Now managed by the National Trust, it's a feast of ornate Neo-classical rooms, many with intricate wallpaper and fabrics. And it's packed with unusual furnishings. Perhaps the most remarkable exhibit is a vast mural painted by artist Rex Whistler who was a regular visitor to the house in the early 20th century. Outside there are gardens with panoramic views across the Menai Strait towards the mountains of Snowdonia - and also an Australian arboretum. The house is undergoing extensive renovation so check the National Trust website for details.

Country estate manor on the edge of the water

Plas Newydd House and Gardens, Anglesey, North Wales

The Dingle Nature Reserve

If you’re looking for kingfishers, woodpeckers and moorhens, this is the place.

The Dingle Nature Reserve is an ancient 25-acre wooded valley. It's a tranquil hideaway carpeted with bluebells in spring and home to all manner of wildlife. Footbridges, walkways and benches have been installed to make it easier to enjoy the Cefni river as it chortles its way through the trees. Keep an eye out for the sculptures by local artists including a dragonfly and giant seed pods.

Halen Môn sea salt 

Anglesey is also the home to the innovative food production business of the Welsh pure sea salt Halen Môn which is enjoyed around the world by chefs and food lovers. Their sea salt can be found in many delicatessens nationwide, and you can purchase some of the unique sea salt flavours at the on-site shop including some local produce and artisan gifts.

Our outdoor cafe: Tide/ Llanw

Halen Môn Visitor Centre

Dolbadarn Castle
Wild seaweed bathing at Halen Môn

Wild Seaweed Baths by Halen Môn

Dolbadarn Castle

All visitors can also take a behind the scenes tour of the Salt Cote or embrace the outdoor wild seaweed bath experience.


It's hard to choose a favourite, but Lligwy Beach is one of the nicest - a wide sheltered bay on the North East coast. The shore here shelves really gently and the water is shallow. There's plenty of golden sand too, so it's ideal for families with kids. Off-shore you might spot seals and dolphins and the consistent breezes mean it's also popular with wind and kite-surfers.

Llanddwyn beach, with its impressive sand dunes and beautiful coves, offers stunning views of Eryri (Snowdonia) and the Llyn Peninsula. The Tŵr Mawr lighthouse provides a prime spot for wildlife watching, including seals, dolphins, and occasionally minke whales. It’s an ideal picnic location in good weather and a place of natural beauty that is especially striking during the winter months.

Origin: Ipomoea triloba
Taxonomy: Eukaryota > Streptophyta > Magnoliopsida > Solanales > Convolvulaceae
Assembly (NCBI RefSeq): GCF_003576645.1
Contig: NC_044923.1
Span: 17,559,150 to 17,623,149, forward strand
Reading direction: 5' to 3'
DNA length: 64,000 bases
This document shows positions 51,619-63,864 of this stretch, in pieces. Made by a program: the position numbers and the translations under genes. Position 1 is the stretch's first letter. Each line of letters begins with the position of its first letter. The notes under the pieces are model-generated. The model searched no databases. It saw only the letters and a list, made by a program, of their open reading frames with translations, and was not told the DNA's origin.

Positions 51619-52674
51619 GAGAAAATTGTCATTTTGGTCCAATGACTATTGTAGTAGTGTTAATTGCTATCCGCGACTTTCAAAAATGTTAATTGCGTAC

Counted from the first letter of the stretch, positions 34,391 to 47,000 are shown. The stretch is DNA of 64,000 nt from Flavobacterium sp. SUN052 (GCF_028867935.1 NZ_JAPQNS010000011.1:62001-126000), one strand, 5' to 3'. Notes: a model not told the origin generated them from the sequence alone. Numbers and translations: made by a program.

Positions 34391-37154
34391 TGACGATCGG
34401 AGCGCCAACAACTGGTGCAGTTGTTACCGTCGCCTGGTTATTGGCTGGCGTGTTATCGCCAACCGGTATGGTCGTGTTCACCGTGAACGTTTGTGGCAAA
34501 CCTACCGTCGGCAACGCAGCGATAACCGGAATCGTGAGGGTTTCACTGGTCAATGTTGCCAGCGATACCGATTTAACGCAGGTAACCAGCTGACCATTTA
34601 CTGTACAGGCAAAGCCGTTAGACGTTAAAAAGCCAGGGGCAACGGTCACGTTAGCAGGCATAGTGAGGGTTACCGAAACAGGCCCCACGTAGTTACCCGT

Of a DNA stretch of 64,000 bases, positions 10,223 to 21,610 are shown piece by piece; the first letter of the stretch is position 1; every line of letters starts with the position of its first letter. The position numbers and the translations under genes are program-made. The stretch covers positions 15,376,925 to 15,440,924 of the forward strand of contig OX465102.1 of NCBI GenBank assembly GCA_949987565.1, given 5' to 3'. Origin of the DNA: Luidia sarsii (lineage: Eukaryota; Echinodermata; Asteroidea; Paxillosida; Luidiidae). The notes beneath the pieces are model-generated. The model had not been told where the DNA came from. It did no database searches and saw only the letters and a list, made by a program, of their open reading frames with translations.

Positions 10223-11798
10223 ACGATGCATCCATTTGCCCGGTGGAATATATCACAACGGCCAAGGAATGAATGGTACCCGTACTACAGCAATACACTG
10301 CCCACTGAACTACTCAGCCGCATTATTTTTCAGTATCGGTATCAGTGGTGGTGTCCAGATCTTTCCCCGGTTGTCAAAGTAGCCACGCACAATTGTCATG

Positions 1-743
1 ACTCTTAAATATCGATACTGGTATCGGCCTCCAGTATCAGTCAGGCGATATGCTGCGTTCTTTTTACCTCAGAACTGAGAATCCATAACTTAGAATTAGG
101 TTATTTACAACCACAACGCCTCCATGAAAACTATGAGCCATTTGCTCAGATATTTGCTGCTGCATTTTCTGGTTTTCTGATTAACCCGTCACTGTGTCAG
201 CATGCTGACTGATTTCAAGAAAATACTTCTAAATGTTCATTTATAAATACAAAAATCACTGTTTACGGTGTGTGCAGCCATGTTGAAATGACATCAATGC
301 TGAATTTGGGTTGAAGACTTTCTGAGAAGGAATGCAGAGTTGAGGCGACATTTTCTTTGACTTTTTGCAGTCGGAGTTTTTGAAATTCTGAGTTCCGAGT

Benllech is one of the most popular beaches on Anglesey. It has miles of golden sand and clear blue waters. People love bathing on the flat beach before having a paddle or trying SUP in the waters. It is accessible to those with wheelchairs or pushchairs and is very family friendly.

A family exploring a rocky and sandy beach.
Newborough beach from above.

The beaches at Benllech and Llanddwyn, Anglesey

Beaumaris Beach straddles Beaumaris Pier and is known as a hotspot for yachting and the boarding point for boat trips to Puffin Island. It is part of the Anglesey Coastal Path (which is well worth exploring) and has panoramic views across the Menai Straits to Bangor, Snowdonia and Llandudno’s Great Orme. 

For a more rural hideaway, visit Porth Swtan (Church Bay), an unspoilt sand and pebble beach. Accessed via a steep footpath from Porth Swtan / Church Bay village, it feels hidden away from the crowds. Clamber along the rock pools, go swimming, fish or surf to make the most of the natural beauty.

If you’re after a wide beach with plenty of opportunities for activity, try Porth Dafarch, a sandy cove between Trearddur Bay and Holyhead. It’s a cycle-friendly beach with a slipway ramp and is popular with canoeists, SUPers and divers as well as families. 

You can hire stand up paddleboards (SUP), canoes and other watersports equipment from B-Active in Rhoscolyn, and FunSport or Gecko in Rhosneigr.


Benllech Beach

Dolbadarn Castle
Porth Dafarch

Porth Dafarch Beach

Trearddur Bay
Dolbadarn Castle

Llanddwyn Beach

Dolbadarn Castle

Find out more about the lovely beaches in North Wales.

Beaumaris Castle

Wales is home to literally hundreds of castles, but this is without question one of the best - a massive fortress of almost perfect symmetry.

Beaumaris Castle is the last great castle built, but never completed, under Edward I in the 13th century. At the time it was at the cutting edge of castle design. Lack of money and trouble keeping the quarrelsome Scots under control meant the south gatehouse and six great towers never reached their intended heights. Don’t for a moment let that put you off visiting though - there are plenty of spooky corridors and narrow spiral staircases just waiting to be explored.


Search for the perfect place to stay, more attractions and activities in Anglesey.

Aerial view of Beaumaris Castle.

Beaumaris Castle, Anglesey, North Wales